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US statement about reassessing relations ‘surprises’ Pakistan

  • FO spokesperson says comments were not in line with the close cooperation between Pakistan and the US
Updated 17 Sep 2021

Islamabad: The United States Secretary of State Antony Blinken’s statement that Washington will re-assess relationships with Islamabad has “surprised” Pakistan, saying the comments were not in line with the close cooperation between the two countries.

Foreign Office (FO) spokesperson Asim Iftikhar Ahmad, while responding to a query during his weekly media briefing about the recent remarks made by the US Secretary of State during Congressional hearings on Afghanistan regarding re-assessing relationships with Pakistan, said: “We have noted that the comments were not in line with the close cooperation between Pakistan and the United States.”

“This was surprising as Pakistan’s positive role in the Afghan peace process, recent facilitation of the multinational evacuation effort from Afghanistan, and continued support for an inclusive political settlement in Afghanistan have been duly acknowledged, including most recently by the US State Department spokesperson in his briefing of 15 September 2021”.

He recalled that Pakistan had played a critical role in helping the United States degrade al Qaeda’s core leadership in Afghanistan, which was the international coalition’s core objective.

US will continue to look to Pakistan to make 'good on public statements'

At the same time, Pakistan had always maintained that there was no military solution to the larger Afghan conflict and that a political settlement offered the only plausible pathway to sustainable peace in Afghanistan – a position now shared by the United States, he added.

He said that achieving an inclusive political settlement in Afghanistan that represents Afghanistan’s diversity and reflects the gains made by the country remains a shared objective for Pakistan and the US.

“We look forward to building on this convergence while also strengthening other aspects of a broad-based and constructive relationship,” the spokesperson further stated.

To the query by US lawmakers in a recent congressional hearing if it was time for Washington to reassess its relationship with Islamabad, Secretary Blinken said: “We are going to be looking at in the days and weeks ahead, the role that Pakistan has played over the last 20 years, but also the role that we would want to see it playing in the coming years.”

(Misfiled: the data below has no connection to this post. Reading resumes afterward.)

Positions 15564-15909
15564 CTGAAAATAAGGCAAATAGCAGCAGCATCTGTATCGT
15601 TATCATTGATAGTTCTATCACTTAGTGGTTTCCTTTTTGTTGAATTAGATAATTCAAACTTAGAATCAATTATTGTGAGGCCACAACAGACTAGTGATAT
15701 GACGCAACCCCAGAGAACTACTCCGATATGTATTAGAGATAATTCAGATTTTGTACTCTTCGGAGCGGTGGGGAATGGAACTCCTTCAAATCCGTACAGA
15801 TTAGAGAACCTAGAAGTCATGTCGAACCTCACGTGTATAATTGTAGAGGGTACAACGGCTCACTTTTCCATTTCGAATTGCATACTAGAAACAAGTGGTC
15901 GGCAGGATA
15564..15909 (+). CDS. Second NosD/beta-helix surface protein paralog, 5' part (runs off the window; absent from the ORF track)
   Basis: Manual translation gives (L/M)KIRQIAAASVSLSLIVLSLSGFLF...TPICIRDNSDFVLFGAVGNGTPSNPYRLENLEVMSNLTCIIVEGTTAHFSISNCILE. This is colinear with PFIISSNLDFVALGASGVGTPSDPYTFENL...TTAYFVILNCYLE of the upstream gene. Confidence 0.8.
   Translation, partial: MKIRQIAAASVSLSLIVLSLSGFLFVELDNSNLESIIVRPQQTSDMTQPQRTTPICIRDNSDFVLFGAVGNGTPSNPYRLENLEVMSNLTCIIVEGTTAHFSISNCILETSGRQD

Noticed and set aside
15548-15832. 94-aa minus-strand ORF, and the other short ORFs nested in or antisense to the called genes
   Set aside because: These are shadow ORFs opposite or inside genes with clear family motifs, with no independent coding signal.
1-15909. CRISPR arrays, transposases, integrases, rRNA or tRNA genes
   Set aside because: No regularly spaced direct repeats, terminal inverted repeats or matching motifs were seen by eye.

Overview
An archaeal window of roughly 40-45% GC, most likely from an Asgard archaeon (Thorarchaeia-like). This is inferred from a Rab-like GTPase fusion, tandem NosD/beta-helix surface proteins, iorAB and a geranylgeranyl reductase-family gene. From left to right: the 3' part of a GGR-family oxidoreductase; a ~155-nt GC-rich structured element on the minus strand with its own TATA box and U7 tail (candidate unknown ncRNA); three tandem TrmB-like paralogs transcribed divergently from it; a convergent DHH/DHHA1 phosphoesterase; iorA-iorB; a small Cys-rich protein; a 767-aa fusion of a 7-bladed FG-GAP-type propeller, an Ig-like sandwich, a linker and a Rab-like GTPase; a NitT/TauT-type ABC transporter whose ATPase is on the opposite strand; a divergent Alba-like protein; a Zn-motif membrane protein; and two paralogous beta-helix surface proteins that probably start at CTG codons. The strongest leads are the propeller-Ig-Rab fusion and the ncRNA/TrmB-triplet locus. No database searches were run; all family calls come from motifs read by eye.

In his briefing, the FO spokesperson stated that Pakistan continues to follow the situation in Afghanistan closely.

On the humanitarian side, he said that Pakistan has led the way, having sent already four planes containing relief goods and medical supplies for the people of Afghanistan.

“We also welcome the high-level meeting convened by the UN in Geneva earlier this week to mobilise urgent humanitarian assistance for Afghanistan,” he said, adding that Foreign Minister Shah Mahmood Qureshi represented Pakistan.

The spokesperson said that Pakistan also continues to emphasise that sustained, constructive engagement of the international community is imperative to avoid a humanitarian crisis and help ensure durable peace and stability in Afghanistan.

Afghanistan’s future: US says will assess its ties with Pakistan

Well-being of the Afghan people should be the foremost priority, he added.

He said that Pakistan remains actively engaged with the international community and continues to consult its friends and partners, adding that Prime Minister Imran Khan recently spoke again with Russian President Vladimir Putin while the foreign minister has held conversations with his counterparts from Denmark, UAE, and Bahrain during the last week.

To another question regarding trade of nuclear material in India, he said that it is a serious threat to peace and security of the world, adding that it has also exposed India’s institutional inability to control and stop such kind of incidents.

He said that the international community and relevant agencies should take notice of this practice.

When his comments were sought on President Dr Arif Alvi’s recent statement that the government could consider giving an amnesty to those members of the banned Tehreek-e-Taliban Pakistan (TTP) who have not remained involved in criminal activities and who lay down their weapons, the spokesperson declined to comment, saying it was premature to comment on this and that he had nothing “to add to it.”

Copyright Business Recorder, 2021

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